About This Project


I am building a Van’s Aircraft RV-7. It is a two seat, single-engine tail dragger. I am planning on installing a 180hp Lycoming engine with fuel-injection and a fixed pitch prop. The -7 is an update of the RV-6 which is by far the most popular experimental kit plane ever designed. In all, over 6000 RVs of all types (-3, -4, -6, -7, -8, -9, -10, and -12) have been built. It is a well proven design and there are many, many resources available to help you learn the skills to build one.


I was motivated to build for many reasons. I have been a private pilot for about 8 years as of 2008 with over 400 hrs. PIC. Even though I enjoy the view up there (especially in the Pacific Northwest), I am looking for a bit more fun than the Cessnas and Pipers deliver.

Even the most affordable, used certified aircraft are very expensive for the performance you get. I’ve largely belonged to flying clubs to manage the costs of flying. I’ve enjoyed both clubs I’ve been a member of, but along with the pedestrian performance of typical club aircraft, scheduling is always challenging. Finding a way to own a decent performance aircraft under 100k became my goal.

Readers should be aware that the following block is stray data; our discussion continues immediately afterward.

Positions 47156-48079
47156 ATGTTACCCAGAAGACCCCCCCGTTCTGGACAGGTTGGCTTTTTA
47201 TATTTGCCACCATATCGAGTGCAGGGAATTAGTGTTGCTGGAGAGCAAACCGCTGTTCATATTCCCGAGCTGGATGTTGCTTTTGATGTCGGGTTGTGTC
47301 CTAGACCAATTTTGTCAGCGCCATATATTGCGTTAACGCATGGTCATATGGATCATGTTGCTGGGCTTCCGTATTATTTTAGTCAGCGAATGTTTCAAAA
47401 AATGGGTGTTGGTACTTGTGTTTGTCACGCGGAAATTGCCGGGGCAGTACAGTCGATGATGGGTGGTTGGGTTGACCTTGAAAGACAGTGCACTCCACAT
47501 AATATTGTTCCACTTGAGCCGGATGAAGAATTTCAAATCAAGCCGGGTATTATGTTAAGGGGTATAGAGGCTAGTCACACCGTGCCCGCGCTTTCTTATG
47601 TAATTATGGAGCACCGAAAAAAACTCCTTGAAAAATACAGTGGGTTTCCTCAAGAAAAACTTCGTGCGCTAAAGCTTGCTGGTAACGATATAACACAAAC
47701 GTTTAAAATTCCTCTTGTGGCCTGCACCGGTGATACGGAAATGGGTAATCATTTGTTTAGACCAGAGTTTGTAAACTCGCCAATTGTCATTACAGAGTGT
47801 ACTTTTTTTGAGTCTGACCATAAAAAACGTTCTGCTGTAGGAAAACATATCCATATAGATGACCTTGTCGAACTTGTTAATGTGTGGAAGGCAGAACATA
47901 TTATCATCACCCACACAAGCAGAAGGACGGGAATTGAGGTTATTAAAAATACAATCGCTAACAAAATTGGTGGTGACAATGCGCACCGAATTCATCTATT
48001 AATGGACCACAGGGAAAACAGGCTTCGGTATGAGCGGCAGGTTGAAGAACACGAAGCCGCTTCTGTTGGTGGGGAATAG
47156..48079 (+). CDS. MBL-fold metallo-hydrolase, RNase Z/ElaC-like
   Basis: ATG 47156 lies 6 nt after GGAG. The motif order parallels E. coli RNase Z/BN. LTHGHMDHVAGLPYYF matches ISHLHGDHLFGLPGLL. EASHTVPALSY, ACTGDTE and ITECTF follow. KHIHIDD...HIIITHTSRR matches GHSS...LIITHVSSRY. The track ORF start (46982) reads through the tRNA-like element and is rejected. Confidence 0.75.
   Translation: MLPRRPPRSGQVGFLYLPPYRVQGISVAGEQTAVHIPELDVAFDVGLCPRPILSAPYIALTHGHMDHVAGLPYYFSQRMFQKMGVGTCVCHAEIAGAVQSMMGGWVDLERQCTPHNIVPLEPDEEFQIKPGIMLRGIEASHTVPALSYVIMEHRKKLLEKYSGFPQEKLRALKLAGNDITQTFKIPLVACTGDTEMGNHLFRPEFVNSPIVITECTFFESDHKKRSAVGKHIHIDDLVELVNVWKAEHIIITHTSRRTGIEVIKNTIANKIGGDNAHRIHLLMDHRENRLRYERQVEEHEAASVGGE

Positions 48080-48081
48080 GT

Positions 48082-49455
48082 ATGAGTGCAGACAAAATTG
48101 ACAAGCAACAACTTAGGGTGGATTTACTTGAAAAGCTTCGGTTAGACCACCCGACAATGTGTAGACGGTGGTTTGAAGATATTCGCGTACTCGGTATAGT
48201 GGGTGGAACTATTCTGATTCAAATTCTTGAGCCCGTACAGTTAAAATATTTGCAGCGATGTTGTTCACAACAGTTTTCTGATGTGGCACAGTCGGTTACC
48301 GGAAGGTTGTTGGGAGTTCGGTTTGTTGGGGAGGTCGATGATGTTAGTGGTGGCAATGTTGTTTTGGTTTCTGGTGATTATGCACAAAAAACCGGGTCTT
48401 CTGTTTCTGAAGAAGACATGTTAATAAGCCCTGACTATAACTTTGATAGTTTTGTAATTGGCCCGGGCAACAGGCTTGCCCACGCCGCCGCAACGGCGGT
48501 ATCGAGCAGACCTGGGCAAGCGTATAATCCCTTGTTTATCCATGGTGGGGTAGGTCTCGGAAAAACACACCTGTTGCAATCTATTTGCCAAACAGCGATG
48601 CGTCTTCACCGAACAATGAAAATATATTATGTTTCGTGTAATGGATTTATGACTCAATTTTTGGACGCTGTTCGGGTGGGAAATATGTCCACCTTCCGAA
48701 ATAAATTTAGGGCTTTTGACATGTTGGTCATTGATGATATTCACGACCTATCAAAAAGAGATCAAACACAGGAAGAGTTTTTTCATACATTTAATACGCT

It is also fun to see the various reactions one gets when you confirm that, “Yes. I said airplane;” “No, not remote control. It will carry me and a passenger;” “Yes, ma’am, I have had my head checked,” And that was just my Mom. I will say once you talk about the history and quality of the kit and that your are using the same construction standards and techniques as production line aircraft they pretty much drop the “your nuts” vibe and start asking a lot of questions. It’s very fun to talk about.


The biggest savings in building an experimental is the free labor (your own and various friends you bribe along the way) and virtually no pass through costs that come from the certification process and product liability concerns. If I stay disciplined and keep the airplane systems simple, I should be able to keep the hard costs in the 70-80k range. Engine and avionics choices will be key. I could easily save 10k or more if I decide to get a used mid-time engine rather than brand new. Whatever I decide, I will be paying as I go to avoid financing this hobby at all costs. The engine and avionics purchases happen rather quickly in succession so I might consider financing to make those purchases and not delay the project. We’ll see.


2 Responses to “About This Project”

  1. Tim Newsome Says:

    Dear sir,
    On your 6-24-12 build entry you show your work on your EFII fuel pump which I also have. You mention that your cover came from Vans. I couldn’t find it in their catalog and when I called the lady there was clueless. Did you fabricate that cover or did you get it from Vans? If from Vans do you happen to know the part number?
    Any help you can provide would be appreciated. Thank you.

    Tim Newsome
    Alta Loma CA

    • Matt Says:

      Hi Tim

      It is a part made by Vans. Type fuel pump into Vans parts list search on their website and you should see fuel pump cover listed as 3 parts:

      Fuel Pump Top Cover F-7115C
      Fuel Pump Left Side Cover F-7115B-L
      Fuel Pump Right Side Cover F-7115B-R

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